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Hardwood Flooring Product Profile: What Are Red and White Oak?

kitchen oak flooring

There are many different types, colors, and styles of red and white oak flooring from which to choose. Here’s how you can consider the options.


Oak trees are one of those iconic species. Oak trees have inspired magical childhood stories about acorns and squirrels, the carving of romantic hearts with the initials of lovers meeting in secret, and even catchy pop songs warbled by those ’70s disco divas Tony Orlando and Dawn. You may have passed an hour or two sitting under an oak with a good book, wiling away the day because they’re that kind of tree: quiet, interesting, and strong enough to have your back.

These are same wonderful qualities that oak can bring to your floor.

But here’s the catch: there are hundreds of oak species. It’s a species with a reach beyond any other. Oak grows on almost every continent (no, oak hasn’t made it to Antarctica… yet), and so there are many different types, colors, and styles of hardwood oak flooring from which to choose. Here’s how you can begin to whittle down the options.

Red Oak Stats

Latin name: Quercus rubra
Janka Hardness rating: 1290
Common color spectrum: Light white to pinkish tone
Stability: Durable but porous

Red oak is commonly used as the benchmark for other types of hardwood when it comes to hardness rating and stability.

red oak close up grain pattern

White Oak Stats

Latin name: Quercus alba
Janka Hardness rating: 1360
Common color spectrum: Light brown, but darker and more yellow than red oak
Stability: Very durable and resistant to water, since it was the go-to wood species for shipbuilding.

white oak close up grain pattern

What’s the Difference?

There’s a very big difference between white oak and red oak, a difference that goes far beyond color. But let’s begin with just that: color.

Although it may seem a practical thing to assume that white oak is a lighter wood, it actually isn’t. White oak can actually darken to a medium brown, and, with some white oak subspecies, even a light black. Red oak, on the other hand, is a light wood that, even when aged and sealed, may look closer to a pine color than to other species of oak.

red oak floor living room with fireplace
Sonora Floors Engineered Red Oak in Sable Smooth / SKU: 15211890

Color and leaf shape doesn’t provide the biggest discrepancy between the two species, however. The real contrast between red and white oak comes with the two woods’ level of porousness. Red oak is a very porous material with which to work.

Its growth rings are pocked with microscopic open tunnels that can soak up moisture like a sponge. The tunnels in white oak, on the other hand, are filled with solid plugs called tyloses. This makes white oak not only durable, but extremely water-tight. Think of the great European sailing ships of the seventeenth century, all make with white English and Spanish oak: they were able to run rings around the globe without fail (except when fighting each other, of course).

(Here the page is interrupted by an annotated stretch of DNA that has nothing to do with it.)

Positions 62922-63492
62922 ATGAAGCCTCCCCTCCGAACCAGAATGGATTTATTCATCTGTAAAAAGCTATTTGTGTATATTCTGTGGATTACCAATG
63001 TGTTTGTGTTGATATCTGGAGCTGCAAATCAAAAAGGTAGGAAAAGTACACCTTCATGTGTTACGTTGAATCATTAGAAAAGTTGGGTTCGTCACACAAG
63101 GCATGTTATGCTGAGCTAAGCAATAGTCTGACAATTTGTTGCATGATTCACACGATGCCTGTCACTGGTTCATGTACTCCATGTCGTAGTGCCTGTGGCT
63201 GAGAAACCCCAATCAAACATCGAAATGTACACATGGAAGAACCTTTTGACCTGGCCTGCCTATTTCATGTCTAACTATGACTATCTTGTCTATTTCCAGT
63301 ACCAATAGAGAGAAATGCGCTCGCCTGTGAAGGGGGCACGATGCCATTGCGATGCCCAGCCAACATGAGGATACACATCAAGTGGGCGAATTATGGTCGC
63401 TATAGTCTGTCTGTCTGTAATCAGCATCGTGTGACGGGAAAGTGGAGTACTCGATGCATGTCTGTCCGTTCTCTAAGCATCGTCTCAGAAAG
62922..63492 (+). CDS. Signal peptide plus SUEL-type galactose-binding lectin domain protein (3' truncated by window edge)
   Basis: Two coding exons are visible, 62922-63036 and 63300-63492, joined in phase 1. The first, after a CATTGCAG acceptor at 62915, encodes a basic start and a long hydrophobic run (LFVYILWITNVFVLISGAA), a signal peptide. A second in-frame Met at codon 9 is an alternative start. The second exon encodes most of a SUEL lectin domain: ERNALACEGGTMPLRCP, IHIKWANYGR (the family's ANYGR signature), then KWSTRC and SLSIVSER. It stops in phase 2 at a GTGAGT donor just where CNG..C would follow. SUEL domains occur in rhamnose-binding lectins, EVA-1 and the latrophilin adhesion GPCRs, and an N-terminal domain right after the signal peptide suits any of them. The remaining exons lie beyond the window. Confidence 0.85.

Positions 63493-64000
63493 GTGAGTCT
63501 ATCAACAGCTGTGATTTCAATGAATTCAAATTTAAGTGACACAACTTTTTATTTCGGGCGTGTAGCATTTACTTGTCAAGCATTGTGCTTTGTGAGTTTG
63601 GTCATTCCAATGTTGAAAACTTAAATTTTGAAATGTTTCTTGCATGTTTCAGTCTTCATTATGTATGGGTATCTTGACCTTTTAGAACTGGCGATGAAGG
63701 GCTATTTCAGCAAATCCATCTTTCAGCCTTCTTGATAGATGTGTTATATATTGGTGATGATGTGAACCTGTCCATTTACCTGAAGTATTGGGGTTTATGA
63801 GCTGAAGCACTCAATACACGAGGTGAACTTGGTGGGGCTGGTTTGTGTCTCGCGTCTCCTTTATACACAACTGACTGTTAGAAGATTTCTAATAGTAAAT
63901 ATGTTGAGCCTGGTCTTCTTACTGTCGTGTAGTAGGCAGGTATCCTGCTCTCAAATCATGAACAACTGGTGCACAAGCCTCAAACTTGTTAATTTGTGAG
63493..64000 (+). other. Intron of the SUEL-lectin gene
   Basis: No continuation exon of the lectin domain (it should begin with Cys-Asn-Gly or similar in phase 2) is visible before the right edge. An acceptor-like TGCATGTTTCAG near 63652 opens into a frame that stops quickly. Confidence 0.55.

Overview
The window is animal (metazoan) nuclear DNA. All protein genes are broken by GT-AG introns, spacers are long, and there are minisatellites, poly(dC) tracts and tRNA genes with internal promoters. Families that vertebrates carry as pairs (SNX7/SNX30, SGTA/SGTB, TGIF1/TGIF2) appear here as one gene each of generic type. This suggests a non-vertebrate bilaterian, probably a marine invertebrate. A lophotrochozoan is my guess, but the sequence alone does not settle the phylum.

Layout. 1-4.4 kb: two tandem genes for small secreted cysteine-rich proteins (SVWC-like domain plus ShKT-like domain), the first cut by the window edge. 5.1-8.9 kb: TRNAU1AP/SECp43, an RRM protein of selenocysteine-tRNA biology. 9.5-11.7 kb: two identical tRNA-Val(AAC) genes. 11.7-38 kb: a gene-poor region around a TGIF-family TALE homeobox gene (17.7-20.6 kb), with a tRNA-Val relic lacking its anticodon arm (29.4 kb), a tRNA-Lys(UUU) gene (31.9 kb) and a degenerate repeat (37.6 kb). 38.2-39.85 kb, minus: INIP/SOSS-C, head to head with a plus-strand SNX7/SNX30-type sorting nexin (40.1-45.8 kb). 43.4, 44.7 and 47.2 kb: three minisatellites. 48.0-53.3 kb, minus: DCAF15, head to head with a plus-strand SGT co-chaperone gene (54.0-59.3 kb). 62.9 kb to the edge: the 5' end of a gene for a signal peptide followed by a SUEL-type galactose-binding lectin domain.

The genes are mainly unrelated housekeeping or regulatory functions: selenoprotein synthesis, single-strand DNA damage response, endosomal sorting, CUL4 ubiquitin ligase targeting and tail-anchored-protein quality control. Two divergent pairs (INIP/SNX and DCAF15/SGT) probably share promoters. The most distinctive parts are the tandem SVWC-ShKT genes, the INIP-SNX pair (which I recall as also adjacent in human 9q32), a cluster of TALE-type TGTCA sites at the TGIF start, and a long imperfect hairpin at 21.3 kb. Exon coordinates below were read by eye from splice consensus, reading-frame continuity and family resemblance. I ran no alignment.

Tungston Hardwood – Unfinished White Oak / SKU: 10085637

Making the Hard Choice

Both red and white oak are a durable species of wood, but given their difference in porousness, it’s clear that there are better practical applications for each.

Red oak is popular for indoor décor and flooring. It’s a beautiful and long-lasting choice for any interior design project. Red oak is a common material used for stair treads, saddles, and banisters because it is an easy choice for carpentry and carving. White oak isn’t as easy to work with for detailed construction because it is harder and less forgiving. Nonetheless, when it comes to outdoor construction, white oak is always going to be a safer bet. For external door frames and jambs, white oak is a fantastic option.

When it comes to indoor hardwood flooring, however, either white or red oak is a wonderful choice. Both species come in a number of different widths and styles and are equally durable when treated. So go ahead and make your choice based on color – it’s really that simple. The only thing you might want to take into consideration is color matching. If you’re investing in stained banisters, for example, you may want to choose a red oak for your floors so that everything lines up perfectly. If you have painted or metal accessories in your home, either red or white oak will be lovely.

Oak: Bring an Icon Home With You

An oak floor: when it comes to interior design and home resale value, the very words carry weight. We all know that installing an oak floor is always going to be a worthwhile investment.

But what really matters is how oak feels under your feet. Oak is smooth and comfortable to walk upon. It’s practical and beautiful. With its iconic history in books, on ship decks, and as the backdrop to homes around the world, oak just works.

So, which will it be? Red or white?

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